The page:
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Discovery Channel insiders could today hardly conceal their disappointment at missing out on the signing of Ivan Basso, who put pen to paper on a three-year contract extension with team CSC on Monday.
Johan Bruyneel appeared surprised and unnerved when journalists passed on the news of Basso's new deal during a Discovery Channel press conference in Pau yesterday. Meanwhile, at his own press gathering in Lescar, the Italian revealed that he had struck an agreement with CSC manager Bjarne Riis almost within minutes of the Dane making his first offer. While Basso had consulted his wife by telephone, clearly he had not informed Discovery of his intention to stay with CSC. "That's too bad for us," said Bruyneel on hearing the news.
As Lance Armstrong's manager and, along with Armstrong, one of six co-owners of Tailwind Sports, the company that owns the Discovery Channel team, Bill Stapleton had more reason than most to regret Basso's decision. Stapleton told procycling in Mourenx this morning that he was "very disappointed but wishes Ivan all the best with CSC". Asked whether Discovery Channel had been conducting negotiations with Basso last week, Stapleton declined to comment.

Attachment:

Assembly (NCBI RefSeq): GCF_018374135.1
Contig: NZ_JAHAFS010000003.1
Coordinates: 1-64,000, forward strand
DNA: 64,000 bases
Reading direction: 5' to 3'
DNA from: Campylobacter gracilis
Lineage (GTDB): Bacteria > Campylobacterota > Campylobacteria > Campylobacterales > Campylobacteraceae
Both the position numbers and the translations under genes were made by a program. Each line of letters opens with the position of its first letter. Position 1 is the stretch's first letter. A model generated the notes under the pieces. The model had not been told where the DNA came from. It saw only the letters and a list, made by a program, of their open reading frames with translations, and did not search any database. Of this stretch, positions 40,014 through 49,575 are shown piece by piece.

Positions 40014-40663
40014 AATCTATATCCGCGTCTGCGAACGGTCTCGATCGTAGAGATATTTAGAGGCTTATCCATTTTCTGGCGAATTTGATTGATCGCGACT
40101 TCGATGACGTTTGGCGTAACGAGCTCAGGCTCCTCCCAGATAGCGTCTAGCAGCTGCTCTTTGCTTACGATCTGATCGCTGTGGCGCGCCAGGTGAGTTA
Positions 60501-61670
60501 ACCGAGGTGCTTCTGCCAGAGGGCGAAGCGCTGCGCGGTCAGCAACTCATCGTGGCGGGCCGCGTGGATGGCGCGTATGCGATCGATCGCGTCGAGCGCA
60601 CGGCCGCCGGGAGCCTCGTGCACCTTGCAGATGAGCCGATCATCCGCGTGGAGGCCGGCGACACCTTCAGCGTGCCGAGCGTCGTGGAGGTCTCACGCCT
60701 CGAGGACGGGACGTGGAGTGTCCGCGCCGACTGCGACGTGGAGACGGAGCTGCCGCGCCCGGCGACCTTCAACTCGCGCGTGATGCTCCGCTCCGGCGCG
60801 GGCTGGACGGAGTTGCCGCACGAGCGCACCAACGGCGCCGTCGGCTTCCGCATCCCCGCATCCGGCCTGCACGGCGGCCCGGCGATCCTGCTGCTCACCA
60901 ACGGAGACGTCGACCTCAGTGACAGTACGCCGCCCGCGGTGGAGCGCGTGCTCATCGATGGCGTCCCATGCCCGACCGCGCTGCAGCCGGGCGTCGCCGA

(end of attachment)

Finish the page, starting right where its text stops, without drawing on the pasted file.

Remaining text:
Armstrong, too, is thought to be frustrated. procycling sources indicate that the American had asked for Basso's mobile phone number at the start of the Tour with a view to calling and persuading the Italian to succeed him as the team's leader. It was clearly to no avail.
With Basso now off the market, Discovery may finally have to resign themselves to the end of their Tour reign. Bruyneel hinted yesterday that Yaroslav Popovych could be several years away from mounting a serious challenge for the yellow jersey, and, in Bruyneel's eyes, only Jan Ullrich and Basso are certain to contend for the Tour in 2006. Although it is believed that Bruyneel is still keen on signing Alexandre Vinokourov, he does not regard the Kazakh as a potential Tour winner. "Vino is very aggressive, wins a lot of races, and is certainly one of the best riders in the peloton, but I don't think that he can win the Tour," said Bruyneel.
This leaves Ullrich and surely takes us into the realm of fantasy cycling. Olaf Ludwig, who will take over the reins of the T-Mobile team next year, yesterday seemed confident that Ullrich would remain with the German team until the end of his career, which could come as early as the end of 2006. "Ullrich is our talisman and will be until the end of his career," Ludwig commented.
Oh well, it was a nice idea.
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